Negative going pulses applied to the input terminal 22 are inverted by inverter 26 such that the positive pulses applied to the gate of the transistor 25 render this transistor conductive and hence the current source transistor 24 non-conductive. The positive going pulses of the decrease signal will be effective to render the transistor 23 and hence the current source transistor 24 conductive and again the magnitude of the current flow will be determined by the voltage applied to the gate of the transistor 24.
The current source transistor 19 will thus be controlled by the increase signal to produce positive sense current pulses at an output 27 whilst the current source transistor 24 will be controlled by the decrease signal to produce negative sense current pulses at the output 27. It is required that the magnitude of the current produced at the output 27 by the transistor 19 in response to the application of a voltage of a predetermined magnitude at its gate be identical to that produced by the transistor 24 in response to the application of a voltage of the same predetermined magnitude at its gate. The magnitude of the current produced by each of the transistor current sources 19 and 24 is determined by way of the programmable current reference circuit 13 which utilizes current mirrors.
The programmable current reference circuit 13 includes an N channel current mirror provided by a transistor 28 whose width to length ratio is substantially the same as that of the current source transistor 24. The gates of the transistors 24 and 28 are connected together. The gate 34 of the current mirror transistor 28 is also connected to its drain and by way of a further N channel transistor 29 to the voltage supply Vcc. The resistance of the transistor 29 determines the source-drain current of the transistor 28 and hence the voltage which appears on its gate 34. The gate voltage of the current mirror transistor 28 acts as a reference voltage which is applied to the gate of the transistor 24 to determine the current flowing therethrough. In this instance, as the transistors 24 and 28 have the same width to length ratio, the currents flowing through the transistors 24 and 28 will be the same.
The reference voltage appearing at the gate 34 of the transistor 28 and determining the current through the current source transistor 24 is also applied to the gate of a further N channel transistor 30 whose source-drain path is connected by way of a P channel transistor 31 to the voltage source Vcc. The width to length ratio of the transistors 28 and 30 is the same such that the current flowing through the transistors 30 and 31 will be the same as that flowing in the transistor 24.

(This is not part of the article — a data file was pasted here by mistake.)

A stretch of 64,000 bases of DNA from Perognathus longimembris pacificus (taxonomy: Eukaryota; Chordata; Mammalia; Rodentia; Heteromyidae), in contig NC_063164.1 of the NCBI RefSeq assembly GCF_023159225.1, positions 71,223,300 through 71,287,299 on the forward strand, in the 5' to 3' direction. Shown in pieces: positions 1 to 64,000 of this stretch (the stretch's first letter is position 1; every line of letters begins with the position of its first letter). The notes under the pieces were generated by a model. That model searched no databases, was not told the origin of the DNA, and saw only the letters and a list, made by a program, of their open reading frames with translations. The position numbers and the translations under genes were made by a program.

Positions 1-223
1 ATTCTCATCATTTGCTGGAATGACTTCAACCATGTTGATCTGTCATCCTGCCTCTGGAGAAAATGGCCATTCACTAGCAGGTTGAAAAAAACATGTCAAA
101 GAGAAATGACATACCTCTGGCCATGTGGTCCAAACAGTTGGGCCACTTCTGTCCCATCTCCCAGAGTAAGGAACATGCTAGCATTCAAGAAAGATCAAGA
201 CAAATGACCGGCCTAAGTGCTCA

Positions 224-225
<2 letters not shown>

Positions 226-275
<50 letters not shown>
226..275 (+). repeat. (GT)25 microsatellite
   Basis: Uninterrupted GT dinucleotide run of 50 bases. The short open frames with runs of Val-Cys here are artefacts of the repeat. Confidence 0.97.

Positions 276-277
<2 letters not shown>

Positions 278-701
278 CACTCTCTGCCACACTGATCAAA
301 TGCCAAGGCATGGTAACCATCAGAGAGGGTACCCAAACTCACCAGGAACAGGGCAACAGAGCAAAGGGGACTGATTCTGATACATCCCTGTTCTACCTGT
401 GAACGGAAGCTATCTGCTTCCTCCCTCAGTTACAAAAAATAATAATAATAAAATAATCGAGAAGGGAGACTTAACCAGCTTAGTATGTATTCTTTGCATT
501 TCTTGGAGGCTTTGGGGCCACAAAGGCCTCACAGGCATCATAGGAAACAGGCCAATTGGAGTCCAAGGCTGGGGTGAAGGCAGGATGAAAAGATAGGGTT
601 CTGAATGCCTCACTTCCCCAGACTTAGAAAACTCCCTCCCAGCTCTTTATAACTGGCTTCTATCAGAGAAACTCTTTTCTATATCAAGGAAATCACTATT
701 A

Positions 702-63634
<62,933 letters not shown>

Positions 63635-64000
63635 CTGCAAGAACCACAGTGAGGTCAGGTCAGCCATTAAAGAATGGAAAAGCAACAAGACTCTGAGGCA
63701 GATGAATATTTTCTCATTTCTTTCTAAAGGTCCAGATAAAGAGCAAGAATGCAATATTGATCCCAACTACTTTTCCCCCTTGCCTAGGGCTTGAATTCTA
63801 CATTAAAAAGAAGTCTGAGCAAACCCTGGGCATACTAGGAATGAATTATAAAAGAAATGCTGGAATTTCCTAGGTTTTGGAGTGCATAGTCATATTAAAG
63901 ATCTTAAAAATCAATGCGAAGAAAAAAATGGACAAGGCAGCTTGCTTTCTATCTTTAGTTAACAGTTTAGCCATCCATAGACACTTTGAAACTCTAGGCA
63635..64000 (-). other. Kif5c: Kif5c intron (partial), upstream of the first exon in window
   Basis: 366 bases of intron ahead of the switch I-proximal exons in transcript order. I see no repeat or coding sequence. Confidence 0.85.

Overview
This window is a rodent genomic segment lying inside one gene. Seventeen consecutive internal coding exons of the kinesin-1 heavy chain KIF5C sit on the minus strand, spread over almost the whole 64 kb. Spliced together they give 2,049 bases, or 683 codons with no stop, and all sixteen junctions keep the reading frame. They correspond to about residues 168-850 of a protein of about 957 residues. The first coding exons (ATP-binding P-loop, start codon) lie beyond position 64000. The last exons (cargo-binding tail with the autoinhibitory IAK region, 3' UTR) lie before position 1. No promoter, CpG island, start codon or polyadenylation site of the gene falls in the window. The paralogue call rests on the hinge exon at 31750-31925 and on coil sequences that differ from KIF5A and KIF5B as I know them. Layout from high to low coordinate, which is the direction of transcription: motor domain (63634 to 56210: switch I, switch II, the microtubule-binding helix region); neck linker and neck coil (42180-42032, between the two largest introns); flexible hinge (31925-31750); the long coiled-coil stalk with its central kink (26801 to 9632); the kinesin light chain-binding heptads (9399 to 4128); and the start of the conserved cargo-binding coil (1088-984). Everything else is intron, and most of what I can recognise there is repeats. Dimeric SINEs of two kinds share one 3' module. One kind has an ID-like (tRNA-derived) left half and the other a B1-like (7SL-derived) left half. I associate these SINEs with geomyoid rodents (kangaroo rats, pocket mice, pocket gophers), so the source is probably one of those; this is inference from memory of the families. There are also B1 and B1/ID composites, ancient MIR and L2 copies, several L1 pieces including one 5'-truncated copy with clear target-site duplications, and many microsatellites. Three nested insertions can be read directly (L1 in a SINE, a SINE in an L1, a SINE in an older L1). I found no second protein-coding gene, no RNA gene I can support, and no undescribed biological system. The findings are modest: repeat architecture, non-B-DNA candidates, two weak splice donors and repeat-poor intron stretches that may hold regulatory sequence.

The P channel transistor 31 is in fact a current mirror for the P channel current source transistor 19 of the convertor circuit 14. It will be seen that the gate of the P channel transistor 31 is connected to its drain such that the flow of current through the transistor 31 puts a voltage on its gate which is also applied to the gate of the transistor 19, and as the width to length ratios of the transistors 19 and 31 are the same, the current flowing through the transistor 19 will have the same magnitude as that flowing through transistor 31. Hence, it will be apparent that the reference circuit 13 is operative to generate a predetermined reference voltage which is arranged to ensure that both of the current source transistors 19 and 24 provide a current of equal magnitude.
Of course, the transistors 19 and 24, acting as current sources, are controlled by the application of the increase and decrease signal pulses applied to the input terminals 17 and 22.
The magnitude of the current output from the current source transistors 19 and 24 is determined by the value of the reference voltage and this in turn depends upon the width to length ratios of the transistors 28 and 29. Clearly, the gains of the transistors 28 and 29 can be chosen as required and means can be provided for altering the gain if the CMOS circuit as manufactured does not provide the required circuit parameters.
Thus, in the embodiment illustrated in FIG. 2, a further N channel transistor 32 is shown and its source-drain path is connected, by way of a programmable switch 33, in series with the source-drain path of the transistor 29. In the embodiment shown, this programmable switch is a normally closed fuse 33 which can be blown, for example, by laser. In the embodiment illustrated, with the fuse 33 normally closed, the gain exhibited by the transistor 28 is determined both by its width to length ratio and by that of the transistor 32. Thus, the value of the reference voltage at gate 34 can be changed by blowing the fuse 33 to form an open circuit. If required, further transistors as 32 with appropriate fuse links as 33 can be provided.
The voltage convertor circuit 14 provides at its output 27 a plurality of positive and negative going current pulses whose magnitude is determined by the current reference circuit 13 but whose presence and frequency are controlled by the incoming increase signal pulses at input 17 and decrease signal pulses at input 22. The convertor and filter circuit 11 incorporates the filter 15 at whose output a voltage signal for controlling the voltage controlled oscillator circuit 12 is provided.